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06-15-09, 08:01 AM #1
Bayonet wound scarred Pacific service
June 15, 2009
Bayonet wound scarred Pacific service
By RON SIMON
ONTARIO -- Some nights when he can't sleep, Manuel Pina, 84, sits in his son's living room and says the same names over and over.
"Santo ... Block ... Larsen."
"I don't know who they really are, but I think they are all from Texas, like my father, and all Marines," Andre Pina said.
He believes they may be buddies his father fought alongside on Guadalcanal, Tulagi, Tarawa and Iwo Jima.
A native of Fort Stockton, Texas, the son of a cowboy who once broke in horses for the U.S. Army cavalry, Manuel Pina joined the Marine Corps in October, 1940. He was barely 16 and said an uncle signed a permission slip so he could get in under age.
He recalls taking basic training at San Diego and earning wings as a Para Marine.
"We never did a combat jump," he said.
He did see combat, starting with the invasion of Guadalcanal while with the First Marine Division. His military specialty was simply "rifleman and sharpshooter."
Now and then Pina's memory will simply slip away.
"We didn't have any opposition when we landed on Guadalcanal," he said. "That came later.
"When (Gen. Douglas) McArthur sent in the Army, they sent us (Marines) to Tulagi."
Of the three battles he was in, Pina, after some thought, said Tarawa was the worst.
"The trees were all gone. Nothing there. Everything flattened. We landed in deep water and had to hold our weapons over our heads going in."
He said a Japanese soldier's bayonet sliced his neck open.
"My buddy got him," Pina said.
On Iwo Jima, Pina was one of the men who stormed Mount Surabachi. He didn't raise any flags at that famous location, but his son believes his father was in a photograph taken later of triumphant Marines gathered around a large flag.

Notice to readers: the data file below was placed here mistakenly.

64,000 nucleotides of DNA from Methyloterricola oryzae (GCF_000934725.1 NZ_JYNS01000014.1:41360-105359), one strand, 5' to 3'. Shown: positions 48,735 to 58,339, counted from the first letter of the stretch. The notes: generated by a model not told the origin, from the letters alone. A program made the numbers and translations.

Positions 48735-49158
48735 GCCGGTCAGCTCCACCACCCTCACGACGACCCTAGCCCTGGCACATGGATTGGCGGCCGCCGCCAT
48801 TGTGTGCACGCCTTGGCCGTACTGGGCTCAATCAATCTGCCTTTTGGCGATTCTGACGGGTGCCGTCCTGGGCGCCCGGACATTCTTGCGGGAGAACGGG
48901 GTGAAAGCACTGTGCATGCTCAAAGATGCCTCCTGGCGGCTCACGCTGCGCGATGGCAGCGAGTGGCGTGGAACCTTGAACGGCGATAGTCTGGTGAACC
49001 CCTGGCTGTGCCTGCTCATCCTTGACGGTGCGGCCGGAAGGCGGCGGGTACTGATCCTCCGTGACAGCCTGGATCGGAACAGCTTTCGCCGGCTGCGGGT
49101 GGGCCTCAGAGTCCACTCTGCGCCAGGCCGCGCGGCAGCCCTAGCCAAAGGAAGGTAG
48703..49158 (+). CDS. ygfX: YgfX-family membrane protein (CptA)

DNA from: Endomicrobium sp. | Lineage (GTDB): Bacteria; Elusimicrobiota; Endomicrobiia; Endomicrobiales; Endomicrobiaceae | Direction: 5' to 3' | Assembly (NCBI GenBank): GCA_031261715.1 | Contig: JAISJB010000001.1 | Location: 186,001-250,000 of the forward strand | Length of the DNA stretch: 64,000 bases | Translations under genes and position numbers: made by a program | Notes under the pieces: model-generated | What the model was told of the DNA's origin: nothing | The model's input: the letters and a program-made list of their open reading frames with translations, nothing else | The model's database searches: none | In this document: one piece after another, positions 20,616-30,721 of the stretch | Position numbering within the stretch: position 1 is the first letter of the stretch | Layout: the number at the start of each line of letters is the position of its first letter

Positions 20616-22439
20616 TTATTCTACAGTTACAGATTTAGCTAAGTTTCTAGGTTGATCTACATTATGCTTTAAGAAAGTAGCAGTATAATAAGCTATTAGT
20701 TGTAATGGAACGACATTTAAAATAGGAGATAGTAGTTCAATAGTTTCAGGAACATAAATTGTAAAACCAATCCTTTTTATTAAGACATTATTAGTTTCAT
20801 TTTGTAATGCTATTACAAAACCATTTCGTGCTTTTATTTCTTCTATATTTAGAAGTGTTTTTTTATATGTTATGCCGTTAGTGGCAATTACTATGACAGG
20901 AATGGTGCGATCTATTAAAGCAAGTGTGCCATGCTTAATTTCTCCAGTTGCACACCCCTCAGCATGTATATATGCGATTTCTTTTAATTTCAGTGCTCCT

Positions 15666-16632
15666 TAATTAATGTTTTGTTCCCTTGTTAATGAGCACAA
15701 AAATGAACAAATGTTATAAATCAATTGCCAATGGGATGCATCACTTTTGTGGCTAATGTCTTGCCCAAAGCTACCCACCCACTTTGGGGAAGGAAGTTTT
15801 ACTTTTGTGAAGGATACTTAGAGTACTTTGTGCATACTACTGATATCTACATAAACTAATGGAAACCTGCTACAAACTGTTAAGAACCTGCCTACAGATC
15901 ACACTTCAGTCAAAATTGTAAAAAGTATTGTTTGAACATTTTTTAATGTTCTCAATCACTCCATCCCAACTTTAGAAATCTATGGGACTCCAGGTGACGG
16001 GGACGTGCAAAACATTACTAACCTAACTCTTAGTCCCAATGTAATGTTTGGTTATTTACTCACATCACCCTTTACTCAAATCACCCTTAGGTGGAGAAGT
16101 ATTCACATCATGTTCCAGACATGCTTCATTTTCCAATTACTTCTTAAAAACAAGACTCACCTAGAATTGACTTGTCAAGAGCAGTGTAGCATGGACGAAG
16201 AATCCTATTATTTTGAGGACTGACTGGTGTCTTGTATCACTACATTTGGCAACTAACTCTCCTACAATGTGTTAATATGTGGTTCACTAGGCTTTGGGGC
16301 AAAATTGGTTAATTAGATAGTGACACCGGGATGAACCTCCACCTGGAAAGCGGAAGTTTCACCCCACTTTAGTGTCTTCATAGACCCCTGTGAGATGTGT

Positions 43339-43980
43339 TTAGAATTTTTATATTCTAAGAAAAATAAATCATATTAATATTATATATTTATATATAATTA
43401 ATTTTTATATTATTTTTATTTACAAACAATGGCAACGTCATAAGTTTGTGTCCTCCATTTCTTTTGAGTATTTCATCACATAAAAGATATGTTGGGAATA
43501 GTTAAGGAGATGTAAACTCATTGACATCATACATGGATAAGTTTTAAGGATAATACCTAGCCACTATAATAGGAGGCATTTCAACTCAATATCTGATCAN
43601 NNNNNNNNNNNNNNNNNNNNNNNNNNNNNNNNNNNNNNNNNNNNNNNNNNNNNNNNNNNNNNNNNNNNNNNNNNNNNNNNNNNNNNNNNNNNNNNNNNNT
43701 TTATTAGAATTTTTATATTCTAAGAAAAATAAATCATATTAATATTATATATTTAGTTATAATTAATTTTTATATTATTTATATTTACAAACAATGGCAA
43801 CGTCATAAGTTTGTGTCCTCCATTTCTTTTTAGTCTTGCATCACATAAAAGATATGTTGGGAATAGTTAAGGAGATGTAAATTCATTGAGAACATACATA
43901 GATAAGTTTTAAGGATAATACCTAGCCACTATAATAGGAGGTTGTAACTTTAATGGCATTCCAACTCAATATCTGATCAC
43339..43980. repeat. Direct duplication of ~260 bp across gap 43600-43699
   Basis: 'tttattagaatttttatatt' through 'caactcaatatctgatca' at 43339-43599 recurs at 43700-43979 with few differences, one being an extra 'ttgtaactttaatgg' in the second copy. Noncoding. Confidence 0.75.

Pina, whose mother was Navajo, said he knew a fellow Native American, Ira Hayes, who helped raise the flag in New York Times photographer Joe Rosenthal's famous photo.
"He (Hayes) was a nice guy. He just drank a little too much," Pina said. "He was from New Mexico, and we had a few things in common."
Andre Pina said his father carried a heavy Bible in his backpack through most of his campaigns, and was one of the few men in his unit who neither smoked nor drank.
When the war ended, Pina was at loose ends.
"I joined the Army Air Force reserves just for the extra money," he said.
That resulted in him being called up during the Korean War and serving briefly in Korea.
But his real career was with the U.S. Postal Service from 1958 to 2008.
"I worked on the railroads sorting mail, and I remember that the hardest thing was getting hold of those hanging mailbags while the train was moving," he said.
He also worked on traveling mail buses that criss-crossed Texas.
He married his first wife, Aurora, Andre's mother, in 1953. After she died, he married Dorothy, and the couple had one daughter, Emerald, who lives in Texas. Dorothy died several years ago.
"My dad lived alone for the last 13 years in Houston. He didn't leave the postal service until February 2008," Andre said.
He said his father was not well and was in a Veterans Administration Hospital when he got a call from his father's friends in the postal workers union. They told him to see if he could give his father a home. Andre said he was more than glad to do it.
He said he finally got his father to his home on Ohio 314 during a snow storm in February 2008.
"That really got to him. He had never seen so much snow before." Andre said.
As a child growing up in Texas, could never recall his father having anything to say about his time in the service or of any battles in the South Pacific.
"He just never talked about it. I had to ask questions, and some of it came out just a little at a time," Andre said.
Bit by bit, Andre has been gathering up his father's effects and looking at old pictures.
There is one photo of him and a fellow Marine holding up a sea turtle they captured on a beach. Otherwise there is very little.
As often happens, Pina's long-term memory will kick in.
"But a lot of times I don't think he can remember what he had for breakfast," Andre said.
Through the fog, there is one certainty.
"The Corps," Pina said with conviction. "Once a Marine, always a Marine."
IN LOVING MEMORY OF MY LATE HUSBAND, SSgt Roger A. Alfano, USMC
ONE PROUD MARINE
Once a Marine...Always a Marine
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